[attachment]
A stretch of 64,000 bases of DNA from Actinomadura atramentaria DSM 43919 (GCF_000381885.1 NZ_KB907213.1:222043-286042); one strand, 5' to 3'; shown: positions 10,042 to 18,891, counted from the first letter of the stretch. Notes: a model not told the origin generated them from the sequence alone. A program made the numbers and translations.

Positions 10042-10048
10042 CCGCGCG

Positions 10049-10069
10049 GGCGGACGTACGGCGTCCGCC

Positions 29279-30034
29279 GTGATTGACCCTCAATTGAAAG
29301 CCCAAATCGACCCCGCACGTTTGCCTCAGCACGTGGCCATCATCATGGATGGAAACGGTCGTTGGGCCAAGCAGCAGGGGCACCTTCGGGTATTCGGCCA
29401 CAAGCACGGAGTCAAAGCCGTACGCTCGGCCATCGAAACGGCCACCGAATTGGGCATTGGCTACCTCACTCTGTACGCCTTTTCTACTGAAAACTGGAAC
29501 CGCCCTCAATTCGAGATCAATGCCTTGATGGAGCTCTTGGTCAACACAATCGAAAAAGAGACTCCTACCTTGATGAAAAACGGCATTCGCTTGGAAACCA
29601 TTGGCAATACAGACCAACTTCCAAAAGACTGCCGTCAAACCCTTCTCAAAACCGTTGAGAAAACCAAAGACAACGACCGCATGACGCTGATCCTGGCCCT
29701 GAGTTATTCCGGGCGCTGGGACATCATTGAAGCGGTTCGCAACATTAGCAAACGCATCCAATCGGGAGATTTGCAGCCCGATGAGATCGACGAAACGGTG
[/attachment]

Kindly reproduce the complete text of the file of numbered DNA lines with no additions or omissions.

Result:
A stretch of 64,000 bases of DNA from Actinomadura atramentaria DSM 43919 (GCF_000381885.1 NZ_KB907213.1:222043-286042); one strand, 5' to 3'; shown: positions 10,042 to 18,891, counted from the first letter of the stretch. Notes: a model not told the origin generated them from the sequence alone. A program made the numbers and translations.

Positions 10042-10048
10042 CCGCGCG

Positions 10049-10069
10049 GGCGGACGTACGGCGTCCGCC

Positions 29279-30034
29279 GTGATTGACCCTCAATTGAAAG
29301 CCCAAATCGACCCCGCACGTTTGCCTCAGCACGTGGCCATCATCATGGATGGAAACGGTCGTTGGGCCAAGCAGCAGGGGCACCTTCGGGTATTCGGCCA
29401 CAAGCACGGAGTCAAAGCCGTACGCTCGGCCATCGAAACGGCCACCGAATTGGGCATTGGCTACCTCACTCTGTACGCCTTTTCTACTGAAAACTGGAAC
29501 CGCCCTCAATTCGAGATCAATGCCTTGATGGAGCTCTTGGTCAACACAATCGAAAAAGAGACTCCTACCTTGATGAAAAACGGCATTCGCTTGGAAACCA
29601 TTGGCAATACAGACCAACTTCCAAAAGACTGCCGTCAAACCCTTCTCAAAACCGTTGAGAAAACCAAAGACAACGACCGCATGACGCTGATCCTGGCCCT
29701 GAGTTATTCCGGGCGCTGGGACATCATTGAAGCGGTTCGCAACATTAGCAAACGCATCCAATCGGGAGATTTGCAGCCCGATGAGATCGACGAAACGGTG